Republicans Are the Problem
In an op-ed piece in the Washington Post, a couple of scholars from liberal and conservative think tanks, discuss the state of American politics.
We have been studying Washington politics and Congress for more than 40 years, and never have we seen them this dysfunctional. In our past writings, we have criticized both parties when we believed it was warranted. Today, however, we have no choice but to acknowledge that the core of the problem lies with the Republican Party.
The GOP has become an insurgent outlier in American politics. It is ideologically extreme; scornful of compromise; unmoved by conventional understanding of facts, evidence and science; and dismissive of the legitimacy of its political opposition.
When one party moves this far from the mainstream, it makes it nearly impossible for the political system to deal constructively with the country’s challenges.
And a word of advice for a mainstream media terrified of being portrayed as partisan.
We understand the values of mainstream journalists, including the effort to report both sides of a story. But a balanced treatment of an unbalanced phenomenon distorts reality. If the political dynamics of Washington are unlikely to change anytime soon, at least we should change the way that reality is portrayed to the public.
Our advice to the press: Don’t seek professional safety through the even-handed, unfiltered presentation of opposing views. Which politician is telling the truth? Who is taking hostages, at what risks and to what ends?
Also, stop lending legitimacy to Senate filibusters by treating a 60-vote hurdle as routine. The framers certainly didn’t intend it to be. Report individual senators’ abusive use of holds and identify every time the minority party uses a filibuster to kill a bill or nomination with majority support.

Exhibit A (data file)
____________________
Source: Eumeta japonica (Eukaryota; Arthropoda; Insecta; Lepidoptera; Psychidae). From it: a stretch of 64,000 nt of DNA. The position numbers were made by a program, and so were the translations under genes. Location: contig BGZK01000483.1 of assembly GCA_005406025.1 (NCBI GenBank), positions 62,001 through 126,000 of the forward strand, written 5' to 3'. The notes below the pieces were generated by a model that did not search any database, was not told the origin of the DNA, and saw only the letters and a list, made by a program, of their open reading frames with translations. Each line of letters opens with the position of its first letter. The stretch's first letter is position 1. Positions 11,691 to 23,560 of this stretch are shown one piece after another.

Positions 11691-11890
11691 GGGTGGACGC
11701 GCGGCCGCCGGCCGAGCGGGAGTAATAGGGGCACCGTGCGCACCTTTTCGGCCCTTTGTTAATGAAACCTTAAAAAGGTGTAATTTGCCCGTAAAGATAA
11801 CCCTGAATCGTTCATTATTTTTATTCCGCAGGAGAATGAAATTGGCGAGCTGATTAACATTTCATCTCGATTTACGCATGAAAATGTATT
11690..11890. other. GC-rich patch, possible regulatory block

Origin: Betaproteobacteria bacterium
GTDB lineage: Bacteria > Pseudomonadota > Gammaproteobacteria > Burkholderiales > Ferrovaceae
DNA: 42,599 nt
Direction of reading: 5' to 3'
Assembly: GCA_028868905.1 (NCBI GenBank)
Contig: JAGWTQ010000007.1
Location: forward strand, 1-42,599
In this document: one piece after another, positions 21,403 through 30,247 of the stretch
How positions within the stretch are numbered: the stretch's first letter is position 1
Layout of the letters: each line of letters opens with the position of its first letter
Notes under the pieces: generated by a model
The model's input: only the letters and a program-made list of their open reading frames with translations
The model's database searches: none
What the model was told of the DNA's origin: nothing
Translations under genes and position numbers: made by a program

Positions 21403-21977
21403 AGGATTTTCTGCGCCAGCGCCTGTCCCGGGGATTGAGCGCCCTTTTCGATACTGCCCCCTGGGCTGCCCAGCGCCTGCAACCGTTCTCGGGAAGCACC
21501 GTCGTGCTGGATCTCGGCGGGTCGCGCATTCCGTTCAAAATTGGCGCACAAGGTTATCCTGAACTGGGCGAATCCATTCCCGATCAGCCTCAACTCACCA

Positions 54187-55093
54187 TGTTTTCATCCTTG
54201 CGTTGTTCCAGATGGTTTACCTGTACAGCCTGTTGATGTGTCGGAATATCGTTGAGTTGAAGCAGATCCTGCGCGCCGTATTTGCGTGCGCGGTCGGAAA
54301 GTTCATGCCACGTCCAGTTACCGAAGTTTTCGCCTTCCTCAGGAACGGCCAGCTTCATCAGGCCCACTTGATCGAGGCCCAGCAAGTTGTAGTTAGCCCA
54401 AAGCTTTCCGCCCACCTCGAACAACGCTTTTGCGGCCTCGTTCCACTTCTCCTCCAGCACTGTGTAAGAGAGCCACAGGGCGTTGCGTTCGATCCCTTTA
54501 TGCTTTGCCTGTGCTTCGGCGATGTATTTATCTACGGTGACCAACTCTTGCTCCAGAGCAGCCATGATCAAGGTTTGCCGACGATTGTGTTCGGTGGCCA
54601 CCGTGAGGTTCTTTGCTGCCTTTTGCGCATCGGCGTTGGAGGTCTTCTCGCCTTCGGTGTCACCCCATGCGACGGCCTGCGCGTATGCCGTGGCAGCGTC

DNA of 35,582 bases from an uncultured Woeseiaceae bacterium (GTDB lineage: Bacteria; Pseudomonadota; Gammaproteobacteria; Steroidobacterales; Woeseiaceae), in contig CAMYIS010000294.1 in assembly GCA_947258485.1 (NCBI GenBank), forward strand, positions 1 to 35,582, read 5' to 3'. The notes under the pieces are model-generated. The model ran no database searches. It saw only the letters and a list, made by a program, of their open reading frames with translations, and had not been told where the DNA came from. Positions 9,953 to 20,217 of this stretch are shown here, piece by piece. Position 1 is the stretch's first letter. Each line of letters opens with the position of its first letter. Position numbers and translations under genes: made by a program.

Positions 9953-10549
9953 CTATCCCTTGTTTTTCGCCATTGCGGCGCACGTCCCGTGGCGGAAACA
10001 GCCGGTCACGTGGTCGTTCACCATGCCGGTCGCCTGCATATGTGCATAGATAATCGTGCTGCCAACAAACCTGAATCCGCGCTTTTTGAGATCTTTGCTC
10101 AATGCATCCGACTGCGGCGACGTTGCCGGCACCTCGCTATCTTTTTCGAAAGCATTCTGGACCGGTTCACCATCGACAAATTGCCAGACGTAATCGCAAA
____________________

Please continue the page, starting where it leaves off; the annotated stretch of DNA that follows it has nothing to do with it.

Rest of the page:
Don’t hold your breath waiting for Republicans and the media, conservative or otherwise, to change their ways. It won’t be happening in the immediate future. It’s taken four decades for the diseased parasite to work its way deep into the conservative movement and its not about to leave voluntarily. Change will likely only happen by way of the ballot box.
In the end, while the press can make certain political choices understandable, it is up to voters to decide. If they can punish ideological extremism at the polls and look skeptically upon candidates who profess to reject all dialogue and bargaining with opponents, then an insurgent outlier party will have some impetus to return to the center. Otherwise, our politics will get worse before it gets better.
Which it will. Until demographics catches up and bites Republicans on the ass (30 percent of the population will be Hispanic by 2050), expect matters to worsen. The only other hope at ending the current state of insanity and ensuing political gridlock is Republicans losing a number of elections in succession. It might be the catalyst needed for a self-awakening within conservative ranks.
In the meantime, the wingnuts on the right will continue to run the asylum while a weak-kneed MSM laments on how both sides do it.